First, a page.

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Berlin converts its old airports to COVID-19 vaccination centers

Berlin converts its old airports to COVID-19 vaccination centers

Berlin city officials announced that of the city’s closed airports will be converted into COVID-19 vaccination centers capable of servicing thousands of people a day.

German capital’s long standing Tegel Airport that served as one of the gateways to the city for 60 years was permanently shut down in early November.

Now, a large ‘welcome’ sign still hanging over its entrance will get an entirely new meaning as Tegel’s Terminal C is about to become one of Berlin’s six COVID-19 vaccination hubs.

“We will be vaccinating 3,000 to 4,000 people a day,” Albrecht Broemme, the man in charge of Berlin’s vaccination hubs construction project, said, speaking of the future capabilities of the airport.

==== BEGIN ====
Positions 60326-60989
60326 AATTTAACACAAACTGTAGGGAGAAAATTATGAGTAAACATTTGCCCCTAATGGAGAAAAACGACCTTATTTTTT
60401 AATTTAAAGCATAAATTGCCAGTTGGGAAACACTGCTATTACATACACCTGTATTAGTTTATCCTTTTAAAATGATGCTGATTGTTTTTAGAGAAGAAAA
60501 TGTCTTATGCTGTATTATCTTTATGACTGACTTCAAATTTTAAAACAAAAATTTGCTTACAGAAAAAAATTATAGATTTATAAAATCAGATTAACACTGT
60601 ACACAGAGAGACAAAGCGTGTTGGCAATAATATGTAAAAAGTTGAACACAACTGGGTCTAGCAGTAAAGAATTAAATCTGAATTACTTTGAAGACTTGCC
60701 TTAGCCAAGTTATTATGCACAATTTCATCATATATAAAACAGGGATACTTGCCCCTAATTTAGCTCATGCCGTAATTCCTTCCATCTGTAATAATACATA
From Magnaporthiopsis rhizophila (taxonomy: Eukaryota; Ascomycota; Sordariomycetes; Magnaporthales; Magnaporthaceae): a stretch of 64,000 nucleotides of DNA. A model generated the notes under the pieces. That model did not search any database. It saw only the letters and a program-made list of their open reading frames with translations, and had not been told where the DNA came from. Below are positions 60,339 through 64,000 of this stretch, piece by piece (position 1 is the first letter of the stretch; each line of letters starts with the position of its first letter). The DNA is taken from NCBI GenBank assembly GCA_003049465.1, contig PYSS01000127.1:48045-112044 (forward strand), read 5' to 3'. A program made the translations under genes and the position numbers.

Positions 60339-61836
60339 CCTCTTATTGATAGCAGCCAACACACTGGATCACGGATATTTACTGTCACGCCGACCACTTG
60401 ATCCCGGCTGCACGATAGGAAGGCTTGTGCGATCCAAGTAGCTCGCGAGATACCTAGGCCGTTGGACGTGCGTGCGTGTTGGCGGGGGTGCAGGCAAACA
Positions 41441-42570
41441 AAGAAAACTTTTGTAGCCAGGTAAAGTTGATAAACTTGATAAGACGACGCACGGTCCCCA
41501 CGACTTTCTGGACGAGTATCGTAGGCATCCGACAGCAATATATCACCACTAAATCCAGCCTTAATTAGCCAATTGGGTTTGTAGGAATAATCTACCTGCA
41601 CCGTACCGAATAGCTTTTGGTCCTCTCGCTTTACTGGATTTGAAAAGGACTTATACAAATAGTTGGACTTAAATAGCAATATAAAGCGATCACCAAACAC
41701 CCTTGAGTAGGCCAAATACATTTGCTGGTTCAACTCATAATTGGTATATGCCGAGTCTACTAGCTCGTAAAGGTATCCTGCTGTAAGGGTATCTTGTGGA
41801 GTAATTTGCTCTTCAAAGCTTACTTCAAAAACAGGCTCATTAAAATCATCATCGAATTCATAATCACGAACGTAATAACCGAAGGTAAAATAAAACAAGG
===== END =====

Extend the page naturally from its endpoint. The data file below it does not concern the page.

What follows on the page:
Tegel, however, will not be the only such facility used for vaccination as a similar center is scheduled to be set up at Tempelhof – another former airport closed back in 2008 that has already served as a velodrome, a refugee center and an ice rink.

Berlin expects to get some 900,000 jabs from America’s Pfizer and Germany’s BioNTEch companies in the first batch. Since any person would need to get the jab twice, that would be enough to vaccinate some 450,000 people out of a 3.7 million-strong city population.

The city authorities plan to start the vaccination campaign by the end of the year. “We are preparing for December as the earliest possible date,” said Berlin Health Minister Dilek Kalayci. She also said that the combined capacities of six hubs would make it possible to vaccinate 20,000 people a day.

“The general idea is to vaccinate as many people as possible one after the other,” Broemme, 60, said, adding that people’s safety and social distancing measures would still be of great importance during the vaccination.

On Friday, 22,806 new cases were recorded across Germany, up from 18,633 reported on Wednesday, according to the Robert Koch Institute. The nation also saw a record single-day increase in coronavirus-linked deaths, 426.

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